Very beautiful, Yousei. Love it!

  14. ladynyo says:

    We share a lot. Memory fades but never disappears. Things reconstruct themselves.

    I send comfort, even if it was 10 years ago. Lovely construction of memory.
    It shows love and love is the basis for life.

    Lady Nyo

    • Yousei Hime says:

      Lady Nyo,
      Thank you for sharing in my memory, your understanding and your appreciation. I appreciate them all. May we both find comfort in the beauty of what has passed and what still is.

  15. Brendan says:

    Sorry for your loss — the important thing is how you keep your father alive in your memory and writing. As I’ve heard it said, death ends the person but not the relationship. – Brendan

    • Yousei Hime says:

      Thank you for reading this and sharing your thoughts. I know you’ve had some similar remembrances at your place, and I’ve loved their beauty as well as reverberated with an echo of your mourning. I appreciate your thoughts, here and there.

  16. aloha Yousei Hime – it is interesting how strong the moments of clarity are sometimes when saying goodbye to the life of family and friends. i have many as i’m sure most people will in their life time. standing back a bit from these memories i find it interesting indeed how important these memories are to me – as are the people. thank you for bringing this out with this special memory around your father. aloha.

  17. brian miller says:

    ok glad i saw in the comments that this is a memory and not going on right now…i was taken aback for a second with grief echoes….

    love the little verse and agree with shawna on the path not being small in a field of the blues…but sounds like he was quite the man…

    • Yousei Hime says:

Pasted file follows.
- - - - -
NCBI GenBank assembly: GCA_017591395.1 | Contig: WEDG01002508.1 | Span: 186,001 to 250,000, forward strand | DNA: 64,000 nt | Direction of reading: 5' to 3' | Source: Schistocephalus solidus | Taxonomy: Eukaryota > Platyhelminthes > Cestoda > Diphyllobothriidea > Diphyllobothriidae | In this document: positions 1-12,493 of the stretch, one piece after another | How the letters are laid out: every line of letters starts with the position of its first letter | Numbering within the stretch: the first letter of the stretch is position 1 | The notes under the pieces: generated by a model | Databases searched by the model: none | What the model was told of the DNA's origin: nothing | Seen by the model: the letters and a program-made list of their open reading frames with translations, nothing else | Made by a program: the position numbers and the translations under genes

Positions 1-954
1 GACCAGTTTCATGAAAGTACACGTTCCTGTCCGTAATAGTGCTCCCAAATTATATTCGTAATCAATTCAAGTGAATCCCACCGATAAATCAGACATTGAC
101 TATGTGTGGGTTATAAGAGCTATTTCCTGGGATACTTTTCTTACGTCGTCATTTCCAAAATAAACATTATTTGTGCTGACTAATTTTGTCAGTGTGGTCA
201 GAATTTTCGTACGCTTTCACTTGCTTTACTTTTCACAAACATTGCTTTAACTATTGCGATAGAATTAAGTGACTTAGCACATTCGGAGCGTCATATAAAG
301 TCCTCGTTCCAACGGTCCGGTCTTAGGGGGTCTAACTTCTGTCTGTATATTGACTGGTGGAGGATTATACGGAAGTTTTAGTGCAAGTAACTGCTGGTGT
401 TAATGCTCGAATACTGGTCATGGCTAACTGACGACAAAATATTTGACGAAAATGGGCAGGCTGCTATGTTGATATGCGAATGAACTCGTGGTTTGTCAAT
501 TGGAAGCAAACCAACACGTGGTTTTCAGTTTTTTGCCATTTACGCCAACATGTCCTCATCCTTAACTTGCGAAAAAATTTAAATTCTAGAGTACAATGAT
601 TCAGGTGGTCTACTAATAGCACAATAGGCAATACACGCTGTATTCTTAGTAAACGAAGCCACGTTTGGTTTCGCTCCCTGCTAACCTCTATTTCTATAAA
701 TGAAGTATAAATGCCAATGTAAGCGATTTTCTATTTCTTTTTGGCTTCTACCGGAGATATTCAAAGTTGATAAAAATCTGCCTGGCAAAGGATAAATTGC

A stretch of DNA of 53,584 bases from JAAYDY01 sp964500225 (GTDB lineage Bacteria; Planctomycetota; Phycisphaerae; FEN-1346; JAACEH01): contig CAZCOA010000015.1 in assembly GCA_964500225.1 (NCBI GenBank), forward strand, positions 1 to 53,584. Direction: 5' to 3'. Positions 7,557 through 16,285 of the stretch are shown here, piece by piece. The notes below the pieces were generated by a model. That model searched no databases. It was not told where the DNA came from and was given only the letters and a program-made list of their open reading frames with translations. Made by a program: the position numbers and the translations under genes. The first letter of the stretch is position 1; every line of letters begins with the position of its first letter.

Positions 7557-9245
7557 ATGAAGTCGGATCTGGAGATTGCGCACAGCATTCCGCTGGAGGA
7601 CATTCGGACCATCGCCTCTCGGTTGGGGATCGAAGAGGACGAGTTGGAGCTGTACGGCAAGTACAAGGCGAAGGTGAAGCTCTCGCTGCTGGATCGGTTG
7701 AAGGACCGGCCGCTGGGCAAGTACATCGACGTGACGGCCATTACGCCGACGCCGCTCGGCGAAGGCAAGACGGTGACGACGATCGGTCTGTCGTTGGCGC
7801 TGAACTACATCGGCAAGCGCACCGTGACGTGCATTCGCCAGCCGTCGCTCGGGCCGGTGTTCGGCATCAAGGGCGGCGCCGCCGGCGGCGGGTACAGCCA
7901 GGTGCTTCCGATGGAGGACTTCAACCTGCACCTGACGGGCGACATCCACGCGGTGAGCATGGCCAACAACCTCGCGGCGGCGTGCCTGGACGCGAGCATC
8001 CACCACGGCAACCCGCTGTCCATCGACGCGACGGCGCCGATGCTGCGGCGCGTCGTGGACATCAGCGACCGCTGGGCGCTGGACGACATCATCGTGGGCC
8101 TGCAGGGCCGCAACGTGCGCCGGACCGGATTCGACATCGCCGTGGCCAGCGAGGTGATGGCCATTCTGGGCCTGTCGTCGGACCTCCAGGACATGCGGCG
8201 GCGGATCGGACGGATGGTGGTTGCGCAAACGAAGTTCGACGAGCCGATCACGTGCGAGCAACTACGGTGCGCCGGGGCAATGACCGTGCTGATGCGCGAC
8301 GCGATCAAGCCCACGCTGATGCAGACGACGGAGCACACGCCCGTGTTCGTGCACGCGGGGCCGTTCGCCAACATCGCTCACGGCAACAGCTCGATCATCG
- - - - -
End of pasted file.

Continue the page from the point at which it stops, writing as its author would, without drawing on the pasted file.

Yes, it’s a memory. I do still miss him. How can one not miss a parent so dear? Every time my son has a math question or science question, I think of him (often wishing I could call him for help). Shoot, even the lab work I had done yesterday made me think of him and his health problems. Bluebonnets are the best though. Like cherry blossoms, they are only around for a short time, so beautiful and for me, fully of memories. Thank you for sharing these with me.

  18. nonoymanga says:

    Life is eternal, and love is immortal,
    and death is only a horizon;
    and a horizon is nothing save the limit of our sight.
    ~Rossiter Worthington Raymond

  19. Shawna says:

    You know, this is a brilliant haiku because there’s no such thing as a narrow “path” of bluebonnets. They spread out wild and free across a field, across a state, across a heart. They cannot be contained. This says so much about who your father is in your heart and who you are.

  20. Shawna says:

    I got so confused because of your haiku about him from the other day! I love this:

    “He encouraged me to race faster than I thought I could.” … When pushed beyond what we are capable of, perhaps we will achieve that which we are.

  21. My prayers will be with you.. Sorry about your loss~ hopefully you all feel peace.
    Sincerely Deborah